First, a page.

Pope beatifies convert in climax of British visit
Pope Benedict XVI beatified a 19th century Catholic convert on Sunday in the finale of an historic visit to Britain.
The pope told 55,000 people gathered in a park in Birmingham, central England, that Cardinal John Henry Newman was a man of "outstanding holiness" whose teachings were as relevant today as they were more than a century ago.
The beatification mass -- elevating the late cardinal towards sainthood -- was the crowning moment of a four-day trip which the Vatican hailed as a "spiritual success".
In his homily, the German-born pope praised Britain's "courageous" fight against the "evil" Nazi regime, as the country celebrates the 70th anniversary of the Battle of Britain, a key aerial conflict in World War II.
The pope has used his visit to warn of "aggressive secularism" in an increasingly multi-cultural Britain, prompting Prime Minister David Cameron to thank him in a farewell address for making people "sit up and think".
On Sunday, thousands of pilgrims rose before dawn to reach the mass in Birmingham where they braved rain and an autumn chill.
The faithful were able to stand close to the imposing white altar in Cofton Park, giving the event a more intimate feel than at the pope's previous mass participation engagements, an open-air mass in Glasgow and a prayer vigil in London's Hyde Park.
There had been fears the pope's visit would be overshadowed by protests against his stance on paedophile priests and contraception, but a pilgrim at the Birmingham mass, Rob Lyng, 47, said it had been a "revelation".
"The visit's taken centre stage. This country has stopped for three days. No other faith could do that," he said.
Benedict's trip has largely been hailed as a success in helping to bring together Catholics and Anglicans, underlined by a highly symbolic meeting and act of worship on Friday with the worldwide Anglican leader, Archbishop of Canterbury Rowan Williams.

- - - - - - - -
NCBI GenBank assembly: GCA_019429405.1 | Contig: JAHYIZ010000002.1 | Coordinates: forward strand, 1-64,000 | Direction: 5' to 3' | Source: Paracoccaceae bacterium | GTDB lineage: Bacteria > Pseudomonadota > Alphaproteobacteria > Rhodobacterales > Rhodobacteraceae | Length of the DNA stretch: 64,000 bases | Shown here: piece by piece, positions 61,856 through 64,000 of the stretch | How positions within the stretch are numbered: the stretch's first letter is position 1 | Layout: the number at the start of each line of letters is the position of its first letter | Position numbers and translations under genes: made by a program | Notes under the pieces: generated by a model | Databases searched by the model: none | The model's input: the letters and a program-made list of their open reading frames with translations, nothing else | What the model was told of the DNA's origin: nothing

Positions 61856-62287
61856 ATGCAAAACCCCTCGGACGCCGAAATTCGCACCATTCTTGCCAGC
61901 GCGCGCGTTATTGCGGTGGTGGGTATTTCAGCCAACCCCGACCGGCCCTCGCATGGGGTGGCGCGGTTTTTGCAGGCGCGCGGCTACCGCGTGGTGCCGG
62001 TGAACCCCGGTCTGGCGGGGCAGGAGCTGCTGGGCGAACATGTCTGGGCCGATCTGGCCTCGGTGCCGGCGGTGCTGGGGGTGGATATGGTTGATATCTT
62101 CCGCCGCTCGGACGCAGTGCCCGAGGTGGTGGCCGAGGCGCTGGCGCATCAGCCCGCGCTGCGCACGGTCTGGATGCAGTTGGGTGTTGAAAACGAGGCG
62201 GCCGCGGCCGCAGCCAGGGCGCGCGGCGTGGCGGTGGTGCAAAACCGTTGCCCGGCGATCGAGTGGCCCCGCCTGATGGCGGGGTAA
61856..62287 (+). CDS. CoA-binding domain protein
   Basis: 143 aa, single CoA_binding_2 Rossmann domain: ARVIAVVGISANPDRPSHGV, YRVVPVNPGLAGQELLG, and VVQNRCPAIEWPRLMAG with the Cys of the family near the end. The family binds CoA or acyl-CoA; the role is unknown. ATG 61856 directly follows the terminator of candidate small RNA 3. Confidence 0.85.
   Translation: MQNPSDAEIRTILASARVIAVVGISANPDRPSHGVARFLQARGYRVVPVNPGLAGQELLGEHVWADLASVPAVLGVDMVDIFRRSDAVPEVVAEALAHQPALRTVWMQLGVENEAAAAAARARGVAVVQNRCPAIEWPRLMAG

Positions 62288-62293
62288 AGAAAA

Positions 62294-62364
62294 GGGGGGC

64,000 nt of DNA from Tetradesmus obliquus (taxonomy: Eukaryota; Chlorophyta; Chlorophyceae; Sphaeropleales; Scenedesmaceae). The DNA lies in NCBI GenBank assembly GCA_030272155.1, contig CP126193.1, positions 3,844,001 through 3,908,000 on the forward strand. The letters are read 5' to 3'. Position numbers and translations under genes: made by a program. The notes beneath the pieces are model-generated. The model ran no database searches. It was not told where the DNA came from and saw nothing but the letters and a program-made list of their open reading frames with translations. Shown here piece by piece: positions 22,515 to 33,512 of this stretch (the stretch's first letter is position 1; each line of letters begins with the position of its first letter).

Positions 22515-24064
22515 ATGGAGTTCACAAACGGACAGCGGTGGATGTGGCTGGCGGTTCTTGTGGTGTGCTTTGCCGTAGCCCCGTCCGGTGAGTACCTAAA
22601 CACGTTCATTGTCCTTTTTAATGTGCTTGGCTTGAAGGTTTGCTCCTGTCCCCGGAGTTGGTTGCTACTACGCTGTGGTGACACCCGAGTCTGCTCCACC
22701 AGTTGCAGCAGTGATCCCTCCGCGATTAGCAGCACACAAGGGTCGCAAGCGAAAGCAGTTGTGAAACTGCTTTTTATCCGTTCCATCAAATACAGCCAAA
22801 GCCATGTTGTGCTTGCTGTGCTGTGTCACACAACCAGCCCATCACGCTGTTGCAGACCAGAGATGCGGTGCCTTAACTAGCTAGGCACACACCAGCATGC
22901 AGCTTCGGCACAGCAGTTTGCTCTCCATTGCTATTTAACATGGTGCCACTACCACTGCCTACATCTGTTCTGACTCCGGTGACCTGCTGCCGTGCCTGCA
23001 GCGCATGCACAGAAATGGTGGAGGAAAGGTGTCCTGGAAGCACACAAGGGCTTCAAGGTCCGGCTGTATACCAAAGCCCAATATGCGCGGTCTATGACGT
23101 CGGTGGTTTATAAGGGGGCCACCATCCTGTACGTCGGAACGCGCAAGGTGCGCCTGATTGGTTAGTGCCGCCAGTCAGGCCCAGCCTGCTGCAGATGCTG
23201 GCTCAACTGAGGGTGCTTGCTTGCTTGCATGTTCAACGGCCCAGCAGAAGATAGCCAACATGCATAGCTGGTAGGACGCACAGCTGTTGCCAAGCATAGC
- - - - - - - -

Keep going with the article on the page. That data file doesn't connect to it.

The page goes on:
Fresh tensions between the two Churches were sparked last year when Benedict passed measures making it easier for disaffected Anglicans to convert over issues such as the ordination of women.
Vatican spokesman Federico Lombardi described the Pope's trip as "wonderful" and "a spiritual success".
He said Benedict's message "about the positive contribution of the Catholic Church and of Christian faith to society has been received very well."
Cameron said the first papal trip to mainly Anglican Britain since John Paul II in 1982 and the first ever state visit by a pope had made people reflect on faith.
"You have really challenged the whole country to sit up and think, and that can only be a good thing," Cameron said in a speech released before Benedict's departure from Birmingham Airport for Rome.
Newman was one of the Catholic Church's leading thinkers and one of its most renowned converts.
In the 1830s, after trying to "renew" the Anglican Church, he became convinced that Catholicism was the only true faith and converted, rising through the hierarchy to become a cardinal.
An American man from Boston with a debilitating spinal disorder claimed in 2001 he could suddenly walk again after praying to Newman. The pope proclaimed this a miracle last year, clearing the way to beatification.
There is talk of a second miracle, in Mexico, which would secure Newman's final step towards sainthood.
Police in London said meanwhile they had freed without charge six men who were arrested on Friday on suspicion of plotting a "terrorist" attack against the pope.
The first papal visit to predominantly Anglican Britain in nearly three decades has also been marked by Benedict's repeated expressions of remorse over the paedophile priest crisis which has rocked the Church.
On Saturday he met with five victims of sexual abuse by clergy and expressed his "shame" and "deep sorrow" for their suffering.
© 2010 AFP